Too many runners run too fast too much of the time. I have always said that approximately 80-90% of your running should be at a comfortable ‘talking pace’. That pace is, of course, different for everyone. If you are struggling to breathe on recovery runs, you are going too fast.  There is no reason to push so hard – your muscles need to recover and allow themselves to repair after hard workouts and races.   Plus, we are not all Olympians – just because they are genetically strong enough to be able to handle a particular set of workouts does not mean we all can.

http://www.runnersworld.com/race-training/train-at-the-right-intensity-ratio?adbid=551362387261935616&adbpl=tw&adbpr=16031688&cid=socTP_20150103_38176397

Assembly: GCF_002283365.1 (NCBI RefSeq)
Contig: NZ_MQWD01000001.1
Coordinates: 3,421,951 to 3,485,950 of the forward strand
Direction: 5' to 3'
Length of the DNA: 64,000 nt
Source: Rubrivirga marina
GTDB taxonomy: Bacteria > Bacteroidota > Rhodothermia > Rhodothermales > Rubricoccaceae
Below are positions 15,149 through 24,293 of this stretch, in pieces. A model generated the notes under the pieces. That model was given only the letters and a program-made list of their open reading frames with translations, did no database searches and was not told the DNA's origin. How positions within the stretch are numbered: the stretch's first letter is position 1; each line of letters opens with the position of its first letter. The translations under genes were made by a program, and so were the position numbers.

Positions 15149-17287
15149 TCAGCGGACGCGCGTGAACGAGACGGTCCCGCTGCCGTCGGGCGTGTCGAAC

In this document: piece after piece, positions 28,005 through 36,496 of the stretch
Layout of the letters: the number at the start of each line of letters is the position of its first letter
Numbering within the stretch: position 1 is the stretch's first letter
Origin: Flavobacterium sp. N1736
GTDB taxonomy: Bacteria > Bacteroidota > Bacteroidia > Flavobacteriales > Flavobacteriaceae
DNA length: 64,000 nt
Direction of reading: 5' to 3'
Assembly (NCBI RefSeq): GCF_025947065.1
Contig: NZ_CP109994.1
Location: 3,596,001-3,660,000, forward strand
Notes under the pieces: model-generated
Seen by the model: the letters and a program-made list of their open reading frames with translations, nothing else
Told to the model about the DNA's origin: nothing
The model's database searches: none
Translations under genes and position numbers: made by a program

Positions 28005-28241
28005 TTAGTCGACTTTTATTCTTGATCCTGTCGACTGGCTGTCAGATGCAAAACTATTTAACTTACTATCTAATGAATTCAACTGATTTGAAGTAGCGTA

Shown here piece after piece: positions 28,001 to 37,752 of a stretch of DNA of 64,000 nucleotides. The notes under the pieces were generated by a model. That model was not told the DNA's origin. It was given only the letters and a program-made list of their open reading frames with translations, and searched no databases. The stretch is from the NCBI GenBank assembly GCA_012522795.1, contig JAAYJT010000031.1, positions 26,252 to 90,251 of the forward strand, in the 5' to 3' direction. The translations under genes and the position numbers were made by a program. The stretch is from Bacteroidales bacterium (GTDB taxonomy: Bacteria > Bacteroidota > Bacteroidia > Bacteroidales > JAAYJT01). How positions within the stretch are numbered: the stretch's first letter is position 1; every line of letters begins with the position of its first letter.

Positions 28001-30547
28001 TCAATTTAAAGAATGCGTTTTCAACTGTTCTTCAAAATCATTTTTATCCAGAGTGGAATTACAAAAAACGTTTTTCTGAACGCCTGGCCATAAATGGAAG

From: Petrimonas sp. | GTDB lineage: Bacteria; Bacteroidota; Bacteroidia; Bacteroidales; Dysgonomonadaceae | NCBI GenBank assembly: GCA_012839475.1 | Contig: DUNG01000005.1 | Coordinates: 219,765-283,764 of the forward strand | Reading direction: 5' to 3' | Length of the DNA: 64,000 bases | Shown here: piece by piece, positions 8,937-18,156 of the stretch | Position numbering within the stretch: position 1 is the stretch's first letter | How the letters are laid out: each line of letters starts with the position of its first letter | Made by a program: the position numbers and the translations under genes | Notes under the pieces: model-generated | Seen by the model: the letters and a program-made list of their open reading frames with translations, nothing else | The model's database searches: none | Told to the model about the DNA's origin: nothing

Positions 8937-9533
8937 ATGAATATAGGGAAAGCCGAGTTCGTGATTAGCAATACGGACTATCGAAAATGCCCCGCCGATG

Running Heat

Nickolas Joannidis
Nickolas Joannidis
I have been running for over 35 years, having done practically every possible racing event or distance from the 100 meters through the marathon. I competed in varsity high school cross country and track at Saddle Brook High School in the mid-1980's, varsity cross country and track at Division II Pace University and finished well over 200 road races since then, including 20 marathons with a lifetime best of 3:14:50. I was the president of the Hoffmann LaRoche corporate running team for 7 years, growing the team from 25 to over 90 during his tenure. I coached many of these runners to achieve their goals, whether they were beginners or advanced. In 2011 I was an assistant coach for the Fair Lawn Recreation track team, helping the 10 to 14 year old group. I am currently personally coaching dozens of runners, from beginner levels to advanced levels and getting them to be prepared to meet their goals.

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